We know what you’re thinking: “Why on Earth would anyone want to reanimate the decade that gave us Haddaway, Los Del Rio, and Smash Mouth, not to mention Crystal Pepsi?”

via GIPHY

Thoughts like those are normal. After all, we tend to remember lasting psychological trauma more vividly than fleeting joy. But if you dig deep, you’ll rediscover that the ’90s gave us so much to fondly revisit. Consider the four pillars of true ’90s culture.

Boy Bands

We all pretended to hate them, but watch us come alive at a karaoke bar when “I Want It That Way” comes on. Arguably more influential than Brit Pop and Grunge put together, because hello – Justin Timberlake. He’s a legitimate cultural gem.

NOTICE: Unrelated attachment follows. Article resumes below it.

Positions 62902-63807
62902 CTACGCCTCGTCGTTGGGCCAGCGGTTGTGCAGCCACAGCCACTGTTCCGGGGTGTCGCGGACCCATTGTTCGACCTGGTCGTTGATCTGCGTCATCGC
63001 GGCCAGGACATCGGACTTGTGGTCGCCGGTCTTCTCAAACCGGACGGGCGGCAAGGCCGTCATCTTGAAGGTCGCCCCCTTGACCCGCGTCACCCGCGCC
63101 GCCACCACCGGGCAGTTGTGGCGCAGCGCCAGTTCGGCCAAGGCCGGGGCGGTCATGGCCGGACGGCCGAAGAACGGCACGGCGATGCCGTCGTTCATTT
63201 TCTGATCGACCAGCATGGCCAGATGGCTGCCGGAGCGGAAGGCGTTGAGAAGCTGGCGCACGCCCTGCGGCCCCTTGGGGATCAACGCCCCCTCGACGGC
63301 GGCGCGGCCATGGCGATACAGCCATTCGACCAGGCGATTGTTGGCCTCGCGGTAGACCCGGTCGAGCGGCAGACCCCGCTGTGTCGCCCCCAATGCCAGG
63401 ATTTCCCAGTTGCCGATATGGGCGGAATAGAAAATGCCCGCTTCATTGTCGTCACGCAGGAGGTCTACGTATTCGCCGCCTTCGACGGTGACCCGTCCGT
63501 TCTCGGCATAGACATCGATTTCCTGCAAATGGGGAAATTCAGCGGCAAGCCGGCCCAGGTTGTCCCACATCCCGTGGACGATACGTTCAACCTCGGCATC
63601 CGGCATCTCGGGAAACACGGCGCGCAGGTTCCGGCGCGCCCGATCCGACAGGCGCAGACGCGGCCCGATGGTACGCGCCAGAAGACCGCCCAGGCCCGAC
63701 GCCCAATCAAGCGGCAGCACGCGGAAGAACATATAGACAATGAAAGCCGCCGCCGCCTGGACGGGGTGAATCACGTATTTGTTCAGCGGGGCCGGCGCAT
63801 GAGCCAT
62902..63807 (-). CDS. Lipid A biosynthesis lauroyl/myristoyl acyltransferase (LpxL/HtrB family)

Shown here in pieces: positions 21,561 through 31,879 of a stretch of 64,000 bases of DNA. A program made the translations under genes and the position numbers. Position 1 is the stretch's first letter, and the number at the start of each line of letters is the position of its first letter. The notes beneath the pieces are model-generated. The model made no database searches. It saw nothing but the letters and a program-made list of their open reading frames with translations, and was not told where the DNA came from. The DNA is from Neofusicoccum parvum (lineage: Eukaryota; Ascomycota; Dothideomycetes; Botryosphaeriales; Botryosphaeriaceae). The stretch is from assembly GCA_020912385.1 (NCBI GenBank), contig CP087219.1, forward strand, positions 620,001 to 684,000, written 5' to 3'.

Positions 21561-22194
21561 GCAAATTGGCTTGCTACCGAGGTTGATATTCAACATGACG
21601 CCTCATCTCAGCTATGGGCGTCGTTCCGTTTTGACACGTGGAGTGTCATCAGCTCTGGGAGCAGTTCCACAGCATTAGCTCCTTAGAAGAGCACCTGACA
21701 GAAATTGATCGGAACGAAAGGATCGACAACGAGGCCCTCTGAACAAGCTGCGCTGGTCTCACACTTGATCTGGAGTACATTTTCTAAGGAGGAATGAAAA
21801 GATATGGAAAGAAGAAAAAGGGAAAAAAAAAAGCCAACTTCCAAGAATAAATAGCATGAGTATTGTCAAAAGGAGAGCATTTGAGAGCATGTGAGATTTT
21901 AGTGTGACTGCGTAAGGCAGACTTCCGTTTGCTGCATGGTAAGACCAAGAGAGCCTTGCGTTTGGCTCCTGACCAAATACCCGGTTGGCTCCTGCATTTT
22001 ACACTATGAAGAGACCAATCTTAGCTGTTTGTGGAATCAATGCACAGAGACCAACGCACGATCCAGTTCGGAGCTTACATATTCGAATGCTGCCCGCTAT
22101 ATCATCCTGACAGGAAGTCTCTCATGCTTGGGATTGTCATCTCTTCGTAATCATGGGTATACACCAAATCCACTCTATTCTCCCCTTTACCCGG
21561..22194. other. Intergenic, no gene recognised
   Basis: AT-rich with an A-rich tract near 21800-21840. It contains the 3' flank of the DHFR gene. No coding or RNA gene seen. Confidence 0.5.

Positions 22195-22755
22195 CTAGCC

Man-Child Movies

Adam Sandler is just behind The Simpsons in terms of his influence on humor. Somehow his man-child schtick didn’t get old until the aughts, and his success in that arena ushered in a wave of other man-child movies from fellow ’90s comedians. RIP Chris Farley (and WTF Rob Schneider).

via GIPHY

via GIPHY

Teen Angst

In horror, dramas, comedies, and everything in between: Troubled teens! Getting into trouble! Who couldn’t relate to their First World problems, plaid flannels, and lose grasp of the internet?

Mainstream Nihilism

From the Coen Bros to Fincher to Tarantino, filmmakers on the verge of explosive popularity seemed interested in one thing: mind f*cking their audiences by putting characters in situations (and plot lines) beyond anyone’s control.

Feeling better about that walk down memory lane? Good. Enjoy the revival.

via GIPHY